To make sure your tweets reach the maximum audience potential you should be tagging accounts within the tweet.  This is going to increase the chance of them re-tweeting you which means you’ll be reaching their audience too. A new feature introduced to Twitter two months ago allows users to tag accounts in images. You can tag up to 10 accounts and it won’t eat into you character count.  Not only are images more eye catching and likely to get a response but you have the potential to reach far more people with this new tool.

Finally, it’s important to keep your spontaneity and impulsiveness when tweeting. Be funny and creative, use the trending stories on the left hand side and hashtag National days that could be relevant to your company – you want people to see your personality not just your business – this is going to make you more  personable and not just another twitter account that’s trying to sell something.  You should aim for a varied range of behind the scenes personal content, industry news, relevant articles and information on your business and promotions.  It’s worth putting in the time to have a strategy every week so you’re using every tweet to its full potential. Remember, stay engaged and keep tweeting, because that’s what will make your Twitter page a success!

Lily Thorne

Person shouting down a can

Social Media and Small Biz: 5 common mistakes

It’s a wonderful thing that so many businesses and individuals are becoming more and more aware and appreciative of the opportunities that social media brings in the digital era we live in. From customer service to industry news, free marketing and brand positioning – it’s all there for us to make the most of. For many it can be a minefield to get your head around, and at times an expensive one you can’t afford when you’re very new to business so you have to find your way around it yourself. This blog post list the most common 5 mistakes I come across working with (and indeed looking for) small businesses and start ups. I’ve included some advice for avoiding them too, so I hope they are a great place for you to start when thinking about what to do and how to get it right from the off.

  1. Jumping on to Facebook or/and Twitter by default – just because everyone talks about it and tells you ‘should be on Twitter and Facebook’ doesn’t mean you should do it. The fact it, establishing and maintaining a social media presence for your business or organisation is time consuming and very much a long term strategy. Your efforts are much better placed doing one thing well then expanding as you grow. What channel is best for you will depend on who you’re trying to connect with, what you want to talk about and how (including how often) you can talk about it.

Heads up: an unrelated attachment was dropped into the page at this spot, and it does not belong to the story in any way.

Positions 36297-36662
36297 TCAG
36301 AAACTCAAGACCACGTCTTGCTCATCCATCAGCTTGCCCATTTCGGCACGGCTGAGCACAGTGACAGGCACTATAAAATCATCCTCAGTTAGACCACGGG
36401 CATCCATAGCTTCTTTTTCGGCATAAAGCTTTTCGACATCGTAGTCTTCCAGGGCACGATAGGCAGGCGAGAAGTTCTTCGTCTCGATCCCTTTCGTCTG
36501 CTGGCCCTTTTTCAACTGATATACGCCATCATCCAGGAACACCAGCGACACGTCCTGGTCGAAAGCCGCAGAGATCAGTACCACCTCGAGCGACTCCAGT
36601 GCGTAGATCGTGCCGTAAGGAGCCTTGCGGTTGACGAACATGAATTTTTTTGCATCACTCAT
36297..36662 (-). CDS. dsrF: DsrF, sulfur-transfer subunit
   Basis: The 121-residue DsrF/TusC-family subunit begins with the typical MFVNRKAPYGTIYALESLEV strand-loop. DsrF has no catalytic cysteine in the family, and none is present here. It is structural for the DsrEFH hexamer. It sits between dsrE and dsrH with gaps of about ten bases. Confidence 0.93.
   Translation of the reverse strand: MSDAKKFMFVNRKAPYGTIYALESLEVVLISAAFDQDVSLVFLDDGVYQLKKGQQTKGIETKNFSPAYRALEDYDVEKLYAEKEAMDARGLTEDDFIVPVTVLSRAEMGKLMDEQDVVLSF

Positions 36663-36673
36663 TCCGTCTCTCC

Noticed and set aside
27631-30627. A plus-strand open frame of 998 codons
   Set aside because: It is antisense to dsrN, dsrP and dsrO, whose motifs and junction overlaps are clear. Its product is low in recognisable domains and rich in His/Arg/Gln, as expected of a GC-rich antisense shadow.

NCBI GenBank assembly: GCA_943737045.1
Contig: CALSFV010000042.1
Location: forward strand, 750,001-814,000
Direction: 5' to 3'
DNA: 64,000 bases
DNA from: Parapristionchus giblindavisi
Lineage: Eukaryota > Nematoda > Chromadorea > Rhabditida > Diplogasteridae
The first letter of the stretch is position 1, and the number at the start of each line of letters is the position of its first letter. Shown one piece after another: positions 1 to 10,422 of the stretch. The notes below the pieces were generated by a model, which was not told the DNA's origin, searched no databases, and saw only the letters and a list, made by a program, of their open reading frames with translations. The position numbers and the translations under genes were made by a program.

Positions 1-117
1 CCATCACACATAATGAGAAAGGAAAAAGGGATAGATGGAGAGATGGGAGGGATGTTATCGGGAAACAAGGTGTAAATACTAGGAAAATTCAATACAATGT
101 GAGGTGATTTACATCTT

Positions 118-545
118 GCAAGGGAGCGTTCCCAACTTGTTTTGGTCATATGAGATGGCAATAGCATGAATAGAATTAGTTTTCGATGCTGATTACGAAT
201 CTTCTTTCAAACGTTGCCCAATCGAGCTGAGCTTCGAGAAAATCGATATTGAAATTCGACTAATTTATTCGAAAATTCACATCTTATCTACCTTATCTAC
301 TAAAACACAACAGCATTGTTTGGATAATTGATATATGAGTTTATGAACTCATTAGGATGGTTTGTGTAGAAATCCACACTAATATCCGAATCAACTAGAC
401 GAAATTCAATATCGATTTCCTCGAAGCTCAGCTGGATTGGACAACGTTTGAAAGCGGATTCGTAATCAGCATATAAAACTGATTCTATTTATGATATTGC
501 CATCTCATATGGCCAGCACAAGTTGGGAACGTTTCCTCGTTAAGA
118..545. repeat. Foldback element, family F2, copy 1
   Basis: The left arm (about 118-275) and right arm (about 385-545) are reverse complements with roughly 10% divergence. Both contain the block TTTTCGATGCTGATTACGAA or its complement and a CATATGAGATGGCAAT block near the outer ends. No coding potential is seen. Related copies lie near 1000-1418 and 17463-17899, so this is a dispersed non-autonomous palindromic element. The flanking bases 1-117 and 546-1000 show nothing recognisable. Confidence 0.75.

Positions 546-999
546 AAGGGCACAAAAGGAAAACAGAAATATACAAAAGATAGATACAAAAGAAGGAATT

2. Linking Facebook to Twitter (or Twitter to Facebook!) – so you’ve set up a Facebook page and a Twitter account, and you’ve realised the amount of time it can take to keep them both up to date. You’re also struggling with learning how to use each platform correctly and most of all you’re constantly stuck for what to write on them. Someone tells you that you can connect your accounts so that every time you post to one it automatically posts to the other. SOLD! Well, as tempting as that sounds please don’t do it. Refer back to point 1! Having a Twitter account or Facebook page full of links, half sentences or hashtags that make no sense is far more damaging to your reputation then simply owning the fact you only have time for one. It negates the ‘social’ in social media too…subconsciously when you’re satisfied that 1 of 2 channels will automatically be populated you’ll forget to check it for engagement (should anyone want to engage with a robot!) and thus missed opportunities and bigger yet – more damage to your reputation.
  3. Not including social media icons on business cards – this is a biggie! I started off this blog with the great news that more and more individuals accept the role that social media plays in their success but sadly, the vast majority (like 85%+) of business cards I get handed have zero reference to their social media accounts. Their mobile number and email address are there, but I don’t know how to contact you on on Twitter, LinkedIn, Pinterest or wherever you may be. These aren’t just promotional tools, these are contact methods too…and many customers (millennials for example!) will prefer to get in touch with you on line… so don’t do forget to get them added when you’re printing your next batch 😉
  4. Lack of consistency – this ties in to points 1 and 2 but by and large I always see a serious lack of consistency across business accounts. It happens for many reasons which I can appreciate, but you need to assign some set time/s each week to attend to your social media accounts…even if you can only post three times a week. Manage your audience expectation by adding this detail to your biography or about sections.
  5. Conversation (lack of) – Put simply, too many people forget that social media is about being ‘social’ and they use their designated time to just broadcast information and sales pitches about them selves. A key part to your success on social media is in forging relationships with other users. Think of it like a party. You wouldn’t just walk in to a room, demand something from everyone then turn around and walk out again. You’d look for people to speak to, introduce yourself and say hello. Listen to what they have to say and hold conversation with them. Social media allows you to then meet these people time and time again – it’s up to you then build on that initial contact, keep listening and look for the right time to offer your help/product/services.

Now go forth! Or, if you have any questions do pop them in the comments box below!